Linen is a gorgeous fabric for cross stitch. It has a beautiful drape and as a natural fiber is available in lovely colors, both raw and dyed. Linen has a higher thread count than Aida, so it gives a more refined look to your finished piece.
Stitching on linen might seem daunting if you are new to cross stitch, but it is no more difficult than stitching on Aida. There are a few key differences, but they are easy to learn. Read this post and you will be up and stitching on linen in no time.
1. What count linen to use
Like Aida, linen comes in various counts. The count determines how big, or small, your finished stitches will be. Typical linen counts range from 22 at the low end (bigger stitches) to 40 or more at the high end (teeny tiny stitches), with the most common being 28-count and 32-count.
Unlike Aida, linen is most commonly stitched over two threads (more on this below), which means 28-count linen has 14 stitches per inch and is equivalent to 14-count Aida. Similarly, stitching over two on 32-count linen will give you 16 stitches per inch, or the equivalent of 16-count Aida.
When substituting linen for Aida, double the count of the Aida to determine the count of linen to use.
2. Handling linen
Linen has a beautiful drape. It is much softer than Aida and feels wonderful in your hands when stitching. If you are stitching on linen for the first time, using a hoop or frame will make it easier to see the weave. The linen should be pulled taut in the hoop, but make sure not to stretch it so tightly that the weave is distorted.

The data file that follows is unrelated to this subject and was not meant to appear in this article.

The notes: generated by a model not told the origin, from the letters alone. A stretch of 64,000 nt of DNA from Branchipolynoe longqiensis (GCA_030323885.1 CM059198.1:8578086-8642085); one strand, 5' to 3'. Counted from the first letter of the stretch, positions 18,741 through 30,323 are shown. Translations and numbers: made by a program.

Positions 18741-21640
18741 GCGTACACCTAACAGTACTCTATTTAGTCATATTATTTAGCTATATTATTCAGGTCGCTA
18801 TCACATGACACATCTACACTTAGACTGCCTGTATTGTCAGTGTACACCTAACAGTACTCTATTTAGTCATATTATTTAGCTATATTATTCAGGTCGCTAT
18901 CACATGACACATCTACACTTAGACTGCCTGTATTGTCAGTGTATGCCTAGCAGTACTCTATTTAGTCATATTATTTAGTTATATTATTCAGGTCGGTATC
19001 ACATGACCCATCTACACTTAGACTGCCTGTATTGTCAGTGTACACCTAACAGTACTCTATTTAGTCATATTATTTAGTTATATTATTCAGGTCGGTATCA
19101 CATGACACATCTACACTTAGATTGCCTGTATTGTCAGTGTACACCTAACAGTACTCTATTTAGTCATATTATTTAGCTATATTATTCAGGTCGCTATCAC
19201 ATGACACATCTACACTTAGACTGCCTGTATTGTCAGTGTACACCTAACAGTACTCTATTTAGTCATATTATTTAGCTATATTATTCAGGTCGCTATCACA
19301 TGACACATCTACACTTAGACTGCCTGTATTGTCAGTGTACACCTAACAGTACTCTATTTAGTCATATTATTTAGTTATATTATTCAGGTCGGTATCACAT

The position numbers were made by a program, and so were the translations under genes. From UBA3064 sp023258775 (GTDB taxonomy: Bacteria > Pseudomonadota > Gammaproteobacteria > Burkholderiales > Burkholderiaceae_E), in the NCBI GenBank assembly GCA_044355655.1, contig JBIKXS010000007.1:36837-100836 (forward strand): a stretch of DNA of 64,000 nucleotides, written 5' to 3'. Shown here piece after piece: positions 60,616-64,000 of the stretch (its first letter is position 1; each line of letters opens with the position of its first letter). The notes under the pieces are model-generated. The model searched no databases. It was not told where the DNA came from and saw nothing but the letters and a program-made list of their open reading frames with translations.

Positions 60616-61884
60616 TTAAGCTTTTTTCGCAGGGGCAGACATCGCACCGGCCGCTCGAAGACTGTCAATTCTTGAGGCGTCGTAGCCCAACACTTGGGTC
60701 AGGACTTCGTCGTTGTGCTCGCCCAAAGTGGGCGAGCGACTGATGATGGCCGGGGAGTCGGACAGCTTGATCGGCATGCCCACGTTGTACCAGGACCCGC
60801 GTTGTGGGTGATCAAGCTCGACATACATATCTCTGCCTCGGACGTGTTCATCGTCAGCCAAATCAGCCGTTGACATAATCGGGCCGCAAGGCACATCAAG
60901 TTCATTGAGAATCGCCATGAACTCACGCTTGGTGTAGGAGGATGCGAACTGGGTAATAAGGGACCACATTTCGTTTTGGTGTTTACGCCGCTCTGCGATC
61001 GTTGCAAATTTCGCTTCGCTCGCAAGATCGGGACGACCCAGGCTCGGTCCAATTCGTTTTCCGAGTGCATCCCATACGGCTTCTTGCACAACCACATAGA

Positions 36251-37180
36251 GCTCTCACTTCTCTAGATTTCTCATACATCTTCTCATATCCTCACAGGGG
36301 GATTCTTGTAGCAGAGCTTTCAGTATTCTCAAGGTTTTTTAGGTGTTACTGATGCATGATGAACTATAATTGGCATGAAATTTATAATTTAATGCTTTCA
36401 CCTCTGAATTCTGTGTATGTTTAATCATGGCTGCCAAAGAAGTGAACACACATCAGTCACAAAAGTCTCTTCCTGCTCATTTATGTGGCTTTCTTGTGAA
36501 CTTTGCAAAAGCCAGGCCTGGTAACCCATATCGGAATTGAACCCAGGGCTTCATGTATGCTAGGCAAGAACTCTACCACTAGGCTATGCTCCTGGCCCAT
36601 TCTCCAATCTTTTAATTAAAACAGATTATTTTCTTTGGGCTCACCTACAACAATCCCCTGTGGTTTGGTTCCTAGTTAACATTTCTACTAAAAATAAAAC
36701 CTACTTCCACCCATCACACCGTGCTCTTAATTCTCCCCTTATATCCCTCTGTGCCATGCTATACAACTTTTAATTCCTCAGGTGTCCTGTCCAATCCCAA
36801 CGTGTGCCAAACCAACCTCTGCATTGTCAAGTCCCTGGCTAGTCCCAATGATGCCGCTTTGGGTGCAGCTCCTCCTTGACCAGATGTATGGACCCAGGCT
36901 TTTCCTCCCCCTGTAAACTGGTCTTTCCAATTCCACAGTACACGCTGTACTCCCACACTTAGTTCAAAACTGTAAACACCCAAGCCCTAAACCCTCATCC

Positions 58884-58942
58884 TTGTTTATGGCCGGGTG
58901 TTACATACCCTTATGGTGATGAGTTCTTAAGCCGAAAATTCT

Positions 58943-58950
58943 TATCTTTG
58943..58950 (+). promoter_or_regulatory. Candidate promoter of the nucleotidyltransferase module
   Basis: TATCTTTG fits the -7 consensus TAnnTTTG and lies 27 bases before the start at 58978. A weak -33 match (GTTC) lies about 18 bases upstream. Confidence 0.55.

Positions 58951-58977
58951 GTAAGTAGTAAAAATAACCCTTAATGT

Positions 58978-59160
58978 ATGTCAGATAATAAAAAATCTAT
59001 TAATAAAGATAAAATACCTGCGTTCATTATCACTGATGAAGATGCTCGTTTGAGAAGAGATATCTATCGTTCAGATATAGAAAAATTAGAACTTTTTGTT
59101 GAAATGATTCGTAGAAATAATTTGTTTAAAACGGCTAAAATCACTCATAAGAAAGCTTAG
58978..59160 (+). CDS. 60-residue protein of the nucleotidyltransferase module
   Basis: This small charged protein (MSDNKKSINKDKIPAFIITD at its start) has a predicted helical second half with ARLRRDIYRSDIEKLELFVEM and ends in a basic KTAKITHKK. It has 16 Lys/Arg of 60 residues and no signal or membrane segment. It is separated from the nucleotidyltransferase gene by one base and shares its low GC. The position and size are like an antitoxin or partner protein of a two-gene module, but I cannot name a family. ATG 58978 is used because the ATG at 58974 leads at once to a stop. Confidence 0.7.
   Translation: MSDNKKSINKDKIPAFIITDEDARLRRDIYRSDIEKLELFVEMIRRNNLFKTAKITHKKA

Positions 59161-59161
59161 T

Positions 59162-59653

An alternative to hoops, Q-Snap needlework frames work particularly well for linen.
3. Starting stitches on linen
Linen is a woven fabric with an over/under pattern of warp and weft threads. When starting a cross stitch piece on linen, it's a good idea to start in the middle of your fabric just like you would on Aida, but with linen you need to be aware of the weave.
After you have found the middle of the fabric, look closely at the weave. You want to start your stitch next to a vertical thread that is passing over the horizontal thread just above your starting point.
A way to remember this is to say your stitch should be "leaning against the post." Doing so will make for neater stitches that lie better on the fabric.
4. Stitching over two threads
Once you found your starting point, it's time to start stitching. Linen is most commonly stitched over two threads, meaning each stitch will pass over two warp and two weft threads. You can get the idea from the stitch diagram below, or see this post on how to cross stitch over two threads for more detailed instructions.
5. Caring for linen
Your finished cross stitch piece can be hand washed gently in cold water and light detergent. See these washing instructions for more on preparing cross stitch for finishing.
Looking for linen for your next project? Shop the collection here.